With some notable limitations, a study claims cannabis has benefits when it comes to relieving a stressful headache or migraine.
A study of 1,300 patients who self-reported their use of smoking cannabis has shown that those taking part believe the drug is an effective pain relief for headaches and migraines. The Washington State University study, published in the Journal of Pain, reported that participants’ headache severity decreased by 47.3pc and migraine severity by 49.6pc.
As part of the study, researchers analysed archival data taken from the Strainprint app designed to allow patients to track symptoms before and after using medical cannabis purchased from Canadian producers and distributors.
The patients’ data showed they used the app more than 12,200 times to track changes in headaches before and after cannabis use, as well as 653 who used the app more than 7,400 times to track migraine severity.
“We were motivated to do this study because a substantial number of people say they use cannabis for headache and migraine, but surprisingly few studies had addressed the topic,” said Carrie Cuttler, lead author on the paper.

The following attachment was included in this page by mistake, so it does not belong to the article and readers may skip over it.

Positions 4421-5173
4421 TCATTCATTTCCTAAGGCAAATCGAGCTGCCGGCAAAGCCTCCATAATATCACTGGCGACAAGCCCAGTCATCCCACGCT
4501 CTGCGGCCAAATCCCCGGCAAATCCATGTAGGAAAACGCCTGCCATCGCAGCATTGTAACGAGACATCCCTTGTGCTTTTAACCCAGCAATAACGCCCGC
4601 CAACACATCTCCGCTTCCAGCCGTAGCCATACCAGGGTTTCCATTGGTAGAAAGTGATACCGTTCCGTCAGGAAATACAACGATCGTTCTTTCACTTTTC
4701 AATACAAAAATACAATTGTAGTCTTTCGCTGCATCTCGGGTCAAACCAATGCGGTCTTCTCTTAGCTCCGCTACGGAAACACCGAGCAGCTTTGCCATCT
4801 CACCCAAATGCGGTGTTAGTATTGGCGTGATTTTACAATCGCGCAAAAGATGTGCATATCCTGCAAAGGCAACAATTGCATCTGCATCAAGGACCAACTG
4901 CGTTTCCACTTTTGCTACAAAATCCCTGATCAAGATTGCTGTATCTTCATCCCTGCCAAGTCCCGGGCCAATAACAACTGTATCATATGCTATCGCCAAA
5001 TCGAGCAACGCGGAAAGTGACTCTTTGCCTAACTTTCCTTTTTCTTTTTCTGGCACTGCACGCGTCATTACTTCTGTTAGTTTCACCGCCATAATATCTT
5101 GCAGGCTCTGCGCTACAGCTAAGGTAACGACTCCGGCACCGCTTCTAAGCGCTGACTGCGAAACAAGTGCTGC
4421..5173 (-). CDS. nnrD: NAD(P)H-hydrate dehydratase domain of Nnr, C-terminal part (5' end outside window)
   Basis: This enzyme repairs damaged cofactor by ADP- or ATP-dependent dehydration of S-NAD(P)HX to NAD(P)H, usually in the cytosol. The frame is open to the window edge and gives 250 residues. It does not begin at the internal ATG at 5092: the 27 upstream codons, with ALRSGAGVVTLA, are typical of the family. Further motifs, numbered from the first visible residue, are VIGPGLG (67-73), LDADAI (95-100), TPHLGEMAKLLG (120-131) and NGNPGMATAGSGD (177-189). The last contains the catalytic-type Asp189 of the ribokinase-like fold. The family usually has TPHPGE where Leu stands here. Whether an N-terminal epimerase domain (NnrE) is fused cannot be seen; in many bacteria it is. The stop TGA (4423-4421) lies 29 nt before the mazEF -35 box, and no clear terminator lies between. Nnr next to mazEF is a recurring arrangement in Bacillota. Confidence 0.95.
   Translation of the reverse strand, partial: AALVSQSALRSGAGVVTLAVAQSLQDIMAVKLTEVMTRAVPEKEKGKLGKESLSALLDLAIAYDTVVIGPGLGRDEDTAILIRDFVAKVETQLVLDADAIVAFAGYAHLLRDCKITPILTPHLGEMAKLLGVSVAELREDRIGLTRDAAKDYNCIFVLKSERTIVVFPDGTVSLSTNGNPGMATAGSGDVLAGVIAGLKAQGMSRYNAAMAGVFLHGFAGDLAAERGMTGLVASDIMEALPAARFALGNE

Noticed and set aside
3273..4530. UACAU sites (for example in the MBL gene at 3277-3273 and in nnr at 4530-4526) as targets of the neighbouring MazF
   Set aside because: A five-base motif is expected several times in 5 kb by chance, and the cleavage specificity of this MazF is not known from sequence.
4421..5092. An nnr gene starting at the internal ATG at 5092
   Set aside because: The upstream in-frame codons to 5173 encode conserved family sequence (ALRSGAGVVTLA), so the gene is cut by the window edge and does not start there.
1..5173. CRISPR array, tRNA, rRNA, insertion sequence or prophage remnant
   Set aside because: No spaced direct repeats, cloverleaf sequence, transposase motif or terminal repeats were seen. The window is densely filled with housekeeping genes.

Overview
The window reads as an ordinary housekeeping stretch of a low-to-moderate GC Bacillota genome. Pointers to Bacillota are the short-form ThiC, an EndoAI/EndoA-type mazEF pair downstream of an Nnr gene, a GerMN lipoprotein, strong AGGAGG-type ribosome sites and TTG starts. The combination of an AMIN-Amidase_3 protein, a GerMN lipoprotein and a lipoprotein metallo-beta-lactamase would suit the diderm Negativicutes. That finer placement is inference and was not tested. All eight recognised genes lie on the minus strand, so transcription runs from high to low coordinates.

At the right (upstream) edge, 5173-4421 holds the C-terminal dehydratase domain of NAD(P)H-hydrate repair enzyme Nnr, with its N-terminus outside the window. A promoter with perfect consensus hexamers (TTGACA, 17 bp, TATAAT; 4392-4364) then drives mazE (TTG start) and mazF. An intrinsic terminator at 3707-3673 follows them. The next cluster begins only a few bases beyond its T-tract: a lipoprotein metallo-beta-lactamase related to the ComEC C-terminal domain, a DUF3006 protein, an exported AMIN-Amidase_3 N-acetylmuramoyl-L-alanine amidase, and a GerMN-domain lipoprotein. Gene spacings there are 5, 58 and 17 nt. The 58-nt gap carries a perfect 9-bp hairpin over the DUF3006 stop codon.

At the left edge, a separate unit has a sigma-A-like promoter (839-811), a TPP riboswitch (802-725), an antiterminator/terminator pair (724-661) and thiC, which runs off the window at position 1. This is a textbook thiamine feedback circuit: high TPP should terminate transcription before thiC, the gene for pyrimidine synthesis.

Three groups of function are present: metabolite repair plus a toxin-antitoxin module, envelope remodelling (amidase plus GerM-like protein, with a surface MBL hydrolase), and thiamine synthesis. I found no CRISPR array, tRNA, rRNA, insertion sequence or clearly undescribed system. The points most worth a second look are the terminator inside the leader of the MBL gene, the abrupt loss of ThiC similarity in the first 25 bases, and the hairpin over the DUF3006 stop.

“We wanted to approach this in an ecologically valid way, which is to look at actual patients using whole plant cannabis to medicate in their own homes and environments.”
A starting point
Cuttler said that their findings showed no evidence that the drug caused ‘overuse headaches’ where conventional cannabis treatments can make headaches worse over time. However, they did notice that the patients were using larger doses over time, indicating they might be developing a tolerance to the drug.
They also noted that in concentrated form – such as cannabis oil – it produced a larger reduction in headaches than from cannabis flower. No significant difference in pain reduction was seen among cannabis strains that were higher or lower in levels of the most common cannabinoids, tetrahydrocannabinol and cannabidiol.
As cannabis is made up of more than 100 cannabinoids, Cuttler and her fellow researchers suggest that different cannabinoids or other constituents such as terpenes may be key to headache or migraine relief.
Given that the findings are self-reported by people who may be biased in their opinions of the effects of cannabis and the lack of a placebo control group, Cuttler admitted that further research will need to be done.
“My hope is that this research will motivate researchers to take on the difficult work of conducting placebo-controlled trials,” she said.
“In the meantime, this at least gives medical cannabis patients and their doctors a little more information about what they might expect from using cannabis to manage these conditions.”